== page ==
New York, July 13, 2009–A group of Venezuelan journalists with the regional television network Telesur and the state-owned station Venezolana de Televisión (VTV) left Honduras on Sunday after being detained and harassed in the capital, Tegucigalpa. The Committee to Protect Journalists reiterated its call on the interim Honduran government to respect freedom of expression by allowing all media to report freely without interference.
“We are gravely concerned that the media environment in Honduras has become increasingly polarized while the interim government has become more intolerant,” said Americas Senior Program Coordinator Carlos Lauría. “The interim government claims it acted legally in assuming power. But this kind of crude action targeting a critical media outlet is a clear violation of international law.”
On Saturday evening, six reporters from Telesur and VTV were detained by Honduran police in the parking lot of their hotel and taken to a police station in Tegucigalpa, the local and international press reported. All were released early on Sunday after Venezuelan diplomats intervened, but were told not to leave the hotel, the press said.
Fearing for their safety, the group of reporters left Honduras later that day. Also on Sunday, another group of VTV journalists left Honduras. The Venezuelan news agency Agencia Bolivariana de Noticias said that the reporters had been expelled, The Associated Press reported. Honduran authorities denied the expulsion of foreign reporters, and said that the government is not censoring news coverage.
In a public statement, Telesur, a state-owned broadcaster created by the Chavez government, said the journalists’ passports were confiscated and they were threatened. The media in Honduras have become increasingly polarized, with domestic media largely backing the coup. Both Telesur and VTV have reported favorably on ousted President Manuel Zelaya in their coverage of the ongoing political crisis, according to news reports.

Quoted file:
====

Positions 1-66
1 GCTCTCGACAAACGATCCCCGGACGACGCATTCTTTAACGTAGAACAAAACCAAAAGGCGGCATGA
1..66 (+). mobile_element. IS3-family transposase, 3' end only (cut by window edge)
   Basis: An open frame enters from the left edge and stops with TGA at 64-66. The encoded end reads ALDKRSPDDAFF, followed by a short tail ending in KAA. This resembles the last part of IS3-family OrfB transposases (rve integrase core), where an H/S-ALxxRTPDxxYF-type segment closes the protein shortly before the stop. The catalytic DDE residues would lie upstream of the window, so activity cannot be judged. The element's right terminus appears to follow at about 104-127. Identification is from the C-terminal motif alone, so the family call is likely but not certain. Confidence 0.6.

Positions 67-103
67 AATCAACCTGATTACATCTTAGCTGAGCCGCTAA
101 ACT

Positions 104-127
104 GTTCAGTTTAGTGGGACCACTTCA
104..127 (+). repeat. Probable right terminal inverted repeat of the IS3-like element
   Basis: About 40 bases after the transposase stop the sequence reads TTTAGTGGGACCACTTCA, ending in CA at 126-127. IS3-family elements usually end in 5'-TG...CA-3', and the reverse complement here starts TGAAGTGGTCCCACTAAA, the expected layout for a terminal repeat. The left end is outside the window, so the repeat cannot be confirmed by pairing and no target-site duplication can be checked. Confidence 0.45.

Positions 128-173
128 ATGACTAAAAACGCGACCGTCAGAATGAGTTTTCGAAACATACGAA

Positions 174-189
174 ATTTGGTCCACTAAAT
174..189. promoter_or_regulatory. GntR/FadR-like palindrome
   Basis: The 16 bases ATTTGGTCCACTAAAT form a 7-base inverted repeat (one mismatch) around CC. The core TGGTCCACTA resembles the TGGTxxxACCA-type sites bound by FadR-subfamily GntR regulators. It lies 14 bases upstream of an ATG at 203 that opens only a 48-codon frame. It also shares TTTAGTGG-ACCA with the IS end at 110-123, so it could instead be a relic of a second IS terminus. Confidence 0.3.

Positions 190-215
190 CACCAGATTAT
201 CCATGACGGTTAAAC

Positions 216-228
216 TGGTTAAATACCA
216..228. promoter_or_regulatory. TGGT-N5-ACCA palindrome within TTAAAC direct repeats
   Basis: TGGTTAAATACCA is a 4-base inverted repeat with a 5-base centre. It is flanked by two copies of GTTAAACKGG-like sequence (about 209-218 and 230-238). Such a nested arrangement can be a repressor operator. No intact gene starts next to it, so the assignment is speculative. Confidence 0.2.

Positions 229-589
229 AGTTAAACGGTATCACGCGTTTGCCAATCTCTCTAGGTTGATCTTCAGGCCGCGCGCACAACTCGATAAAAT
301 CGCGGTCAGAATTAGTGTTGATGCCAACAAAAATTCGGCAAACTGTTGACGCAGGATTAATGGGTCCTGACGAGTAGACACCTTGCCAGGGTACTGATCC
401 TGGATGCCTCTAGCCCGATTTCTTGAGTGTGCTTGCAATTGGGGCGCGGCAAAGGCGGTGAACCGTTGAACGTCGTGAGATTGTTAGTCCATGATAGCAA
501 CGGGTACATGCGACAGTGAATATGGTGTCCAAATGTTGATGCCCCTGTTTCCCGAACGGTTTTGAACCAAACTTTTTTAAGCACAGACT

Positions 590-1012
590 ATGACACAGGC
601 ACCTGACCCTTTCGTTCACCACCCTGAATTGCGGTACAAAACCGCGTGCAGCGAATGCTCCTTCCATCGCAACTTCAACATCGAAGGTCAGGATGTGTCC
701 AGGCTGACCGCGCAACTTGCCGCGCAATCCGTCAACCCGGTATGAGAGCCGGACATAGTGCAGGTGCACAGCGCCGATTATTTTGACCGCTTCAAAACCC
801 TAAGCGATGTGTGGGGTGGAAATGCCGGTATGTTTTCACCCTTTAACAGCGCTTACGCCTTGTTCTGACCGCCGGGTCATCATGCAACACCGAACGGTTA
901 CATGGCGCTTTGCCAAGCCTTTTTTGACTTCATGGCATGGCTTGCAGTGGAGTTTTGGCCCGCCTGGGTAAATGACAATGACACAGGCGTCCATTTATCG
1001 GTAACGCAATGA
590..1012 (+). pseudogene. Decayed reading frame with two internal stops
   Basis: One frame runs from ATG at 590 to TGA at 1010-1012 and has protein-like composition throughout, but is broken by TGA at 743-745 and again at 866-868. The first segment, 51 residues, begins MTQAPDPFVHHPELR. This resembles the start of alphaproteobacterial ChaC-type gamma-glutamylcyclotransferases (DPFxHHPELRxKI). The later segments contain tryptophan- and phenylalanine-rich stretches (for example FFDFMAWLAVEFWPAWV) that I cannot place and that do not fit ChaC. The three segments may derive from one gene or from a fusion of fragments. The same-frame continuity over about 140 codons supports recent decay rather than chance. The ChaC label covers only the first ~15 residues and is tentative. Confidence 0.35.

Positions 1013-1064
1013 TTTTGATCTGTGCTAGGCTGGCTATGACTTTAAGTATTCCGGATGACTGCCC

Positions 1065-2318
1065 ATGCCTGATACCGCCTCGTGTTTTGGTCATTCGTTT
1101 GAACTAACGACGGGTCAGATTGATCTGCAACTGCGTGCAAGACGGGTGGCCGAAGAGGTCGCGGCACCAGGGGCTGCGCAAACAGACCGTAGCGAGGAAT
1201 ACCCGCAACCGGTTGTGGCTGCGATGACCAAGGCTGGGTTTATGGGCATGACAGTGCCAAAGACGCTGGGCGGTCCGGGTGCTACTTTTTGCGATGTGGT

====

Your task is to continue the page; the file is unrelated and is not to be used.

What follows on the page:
Honduras police said Sunday night that the group of journalists had been detained for breaking a curfew imposed by the de facto government following Zelaya’s ouster. They also said that the vehicle the Venezuelan crew was using had been reported stolen by the rental agency, according to the Miami Herald. Honduras lifted a curfew on Sunday.
The interim government, which took power following the coup against Zelaya on June 28, has curtailed freedom of the press, CPJ research shows. Honduran security forces shut down local broadcasters, blocked transmissions of international news networks, and briefly detained journalists in the aftermath of the coup. Sources have told CPJ that the Honduran mainstream media have slanted coverage to favor the coup leaders.